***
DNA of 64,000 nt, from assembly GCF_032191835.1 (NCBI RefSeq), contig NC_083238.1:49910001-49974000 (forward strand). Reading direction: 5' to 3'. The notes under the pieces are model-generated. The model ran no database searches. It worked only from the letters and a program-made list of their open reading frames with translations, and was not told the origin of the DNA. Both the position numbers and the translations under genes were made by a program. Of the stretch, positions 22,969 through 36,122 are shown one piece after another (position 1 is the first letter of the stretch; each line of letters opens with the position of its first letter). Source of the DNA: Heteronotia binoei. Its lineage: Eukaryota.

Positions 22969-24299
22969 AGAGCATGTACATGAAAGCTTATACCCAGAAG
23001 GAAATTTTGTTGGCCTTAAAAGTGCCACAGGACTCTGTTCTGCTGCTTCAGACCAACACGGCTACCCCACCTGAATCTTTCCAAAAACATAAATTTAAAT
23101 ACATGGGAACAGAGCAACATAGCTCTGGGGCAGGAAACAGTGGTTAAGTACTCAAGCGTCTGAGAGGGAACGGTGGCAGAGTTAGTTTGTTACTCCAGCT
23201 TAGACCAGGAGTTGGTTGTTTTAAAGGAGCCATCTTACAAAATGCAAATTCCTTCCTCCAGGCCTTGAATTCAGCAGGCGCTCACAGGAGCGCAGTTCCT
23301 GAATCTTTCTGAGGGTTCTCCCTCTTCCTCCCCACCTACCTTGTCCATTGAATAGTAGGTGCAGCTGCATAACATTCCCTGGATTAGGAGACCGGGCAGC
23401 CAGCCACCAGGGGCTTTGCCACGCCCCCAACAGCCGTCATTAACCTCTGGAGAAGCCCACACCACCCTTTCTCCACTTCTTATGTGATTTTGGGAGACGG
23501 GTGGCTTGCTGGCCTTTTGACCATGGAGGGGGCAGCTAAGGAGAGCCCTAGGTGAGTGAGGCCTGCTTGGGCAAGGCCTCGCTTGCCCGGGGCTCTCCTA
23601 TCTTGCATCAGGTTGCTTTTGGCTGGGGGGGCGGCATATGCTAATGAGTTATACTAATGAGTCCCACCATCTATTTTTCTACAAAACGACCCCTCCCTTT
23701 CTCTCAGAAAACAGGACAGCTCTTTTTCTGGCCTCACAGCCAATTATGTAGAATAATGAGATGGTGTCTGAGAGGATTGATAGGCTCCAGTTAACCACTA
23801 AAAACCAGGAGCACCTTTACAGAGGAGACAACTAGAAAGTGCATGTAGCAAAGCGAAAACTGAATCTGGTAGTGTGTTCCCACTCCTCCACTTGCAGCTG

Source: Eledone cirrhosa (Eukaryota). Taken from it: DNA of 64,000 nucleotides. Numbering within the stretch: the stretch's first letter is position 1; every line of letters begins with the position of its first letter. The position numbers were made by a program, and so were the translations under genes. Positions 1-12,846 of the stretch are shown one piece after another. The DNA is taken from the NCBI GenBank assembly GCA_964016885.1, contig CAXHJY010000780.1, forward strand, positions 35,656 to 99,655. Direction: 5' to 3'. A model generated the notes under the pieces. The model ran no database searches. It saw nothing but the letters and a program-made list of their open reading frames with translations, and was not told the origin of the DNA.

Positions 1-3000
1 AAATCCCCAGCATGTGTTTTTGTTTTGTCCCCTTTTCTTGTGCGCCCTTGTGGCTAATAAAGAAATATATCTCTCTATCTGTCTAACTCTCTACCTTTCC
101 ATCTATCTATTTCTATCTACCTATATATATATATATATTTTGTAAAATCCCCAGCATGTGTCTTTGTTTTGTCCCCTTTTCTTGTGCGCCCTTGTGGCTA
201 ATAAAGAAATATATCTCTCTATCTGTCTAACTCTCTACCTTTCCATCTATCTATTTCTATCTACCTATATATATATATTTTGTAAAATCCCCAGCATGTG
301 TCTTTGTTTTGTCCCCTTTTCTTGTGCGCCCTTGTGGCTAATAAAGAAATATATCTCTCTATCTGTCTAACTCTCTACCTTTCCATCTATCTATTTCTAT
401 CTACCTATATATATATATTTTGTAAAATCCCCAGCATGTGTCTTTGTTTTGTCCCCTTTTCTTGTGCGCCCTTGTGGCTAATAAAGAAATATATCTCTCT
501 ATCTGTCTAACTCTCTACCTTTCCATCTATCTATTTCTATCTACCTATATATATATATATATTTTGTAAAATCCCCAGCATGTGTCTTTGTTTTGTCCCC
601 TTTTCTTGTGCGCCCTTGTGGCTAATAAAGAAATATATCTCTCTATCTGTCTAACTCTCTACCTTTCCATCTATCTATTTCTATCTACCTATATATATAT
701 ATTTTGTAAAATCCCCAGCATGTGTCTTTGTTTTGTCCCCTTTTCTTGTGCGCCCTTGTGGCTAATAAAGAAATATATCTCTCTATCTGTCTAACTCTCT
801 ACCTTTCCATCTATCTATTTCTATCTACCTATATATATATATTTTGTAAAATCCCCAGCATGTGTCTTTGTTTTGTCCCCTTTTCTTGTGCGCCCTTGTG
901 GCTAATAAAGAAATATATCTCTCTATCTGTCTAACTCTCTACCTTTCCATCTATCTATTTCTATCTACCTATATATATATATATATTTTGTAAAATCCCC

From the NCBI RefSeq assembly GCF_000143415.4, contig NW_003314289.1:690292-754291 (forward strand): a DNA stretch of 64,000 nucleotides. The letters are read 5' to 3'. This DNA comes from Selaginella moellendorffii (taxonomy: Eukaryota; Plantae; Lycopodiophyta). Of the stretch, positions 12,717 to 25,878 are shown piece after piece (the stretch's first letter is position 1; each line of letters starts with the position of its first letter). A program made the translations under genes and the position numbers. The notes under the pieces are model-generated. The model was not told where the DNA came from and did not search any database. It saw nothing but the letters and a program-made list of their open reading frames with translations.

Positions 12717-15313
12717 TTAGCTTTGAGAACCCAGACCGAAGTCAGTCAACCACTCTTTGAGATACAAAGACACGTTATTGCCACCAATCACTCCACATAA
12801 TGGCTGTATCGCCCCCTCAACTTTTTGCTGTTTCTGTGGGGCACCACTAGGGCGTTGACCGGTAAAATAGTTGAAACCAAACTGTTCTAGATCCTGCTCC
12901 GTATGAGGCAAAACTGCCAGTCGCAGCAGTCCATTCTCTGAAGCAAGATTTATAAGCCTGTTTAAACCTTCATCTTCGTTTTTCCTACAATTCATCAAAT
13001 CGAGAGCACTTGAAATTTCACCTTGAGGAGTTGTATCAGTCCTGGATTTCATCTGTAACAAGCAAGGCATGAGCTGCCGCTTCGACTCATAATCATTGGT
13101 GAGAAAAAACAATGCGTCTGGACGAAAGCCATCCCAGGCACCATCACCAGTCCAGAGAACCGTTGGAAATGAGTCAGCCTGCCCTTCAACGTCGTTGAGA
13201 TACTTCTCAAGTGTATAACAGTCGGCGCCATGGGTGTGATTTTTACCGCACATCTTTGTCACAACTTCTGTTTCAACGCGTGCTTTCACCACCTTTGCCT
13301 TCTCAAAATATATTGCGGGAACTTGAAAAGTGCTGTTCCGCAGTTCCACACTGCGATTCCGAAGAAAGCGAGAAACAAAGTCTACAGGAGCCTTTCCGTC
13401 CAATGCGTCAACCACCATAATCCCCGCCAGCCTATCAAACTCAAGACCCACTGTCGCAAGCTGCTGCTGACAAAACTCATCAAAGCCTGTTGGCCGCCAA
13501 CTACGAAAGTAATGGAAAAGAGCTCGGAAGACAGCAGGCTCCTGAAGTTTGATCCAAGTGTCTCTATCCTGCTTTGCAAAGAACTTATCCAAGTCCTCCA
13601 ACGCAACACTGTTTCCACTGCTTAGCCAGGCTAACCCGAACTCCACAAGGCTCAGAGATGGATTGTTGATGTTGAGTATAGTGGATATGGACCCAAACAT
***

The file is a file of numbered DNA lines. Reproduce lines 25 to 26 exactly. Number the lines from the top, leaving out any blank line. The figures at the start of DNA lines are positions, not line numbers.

From the NCBI RefSeq assembly GCF_000143415.4, contig NW_003314289.1:690292-754291 (forward strand): a DNA stretch of 64,000 nucleotides. The letters are read 5' to 3'. This DNA comes from Selaginella moellendorffii (taxonomy: Eukaryota; Plantae; Lycopodiophyta). Of the stretch, positions 12,717 to 25,878 are shown piece after piece (the stretch's first letter is position 1; each line of letters starts with the position of its first letter). A program made the translations under genes and the position numbers. The notes under the pieces are model-generated. The model was not told where the DNA came from and did not search any database. It saw nothing but the letters and a program-made list of their open reading frames with translations.

Positions 12717-15313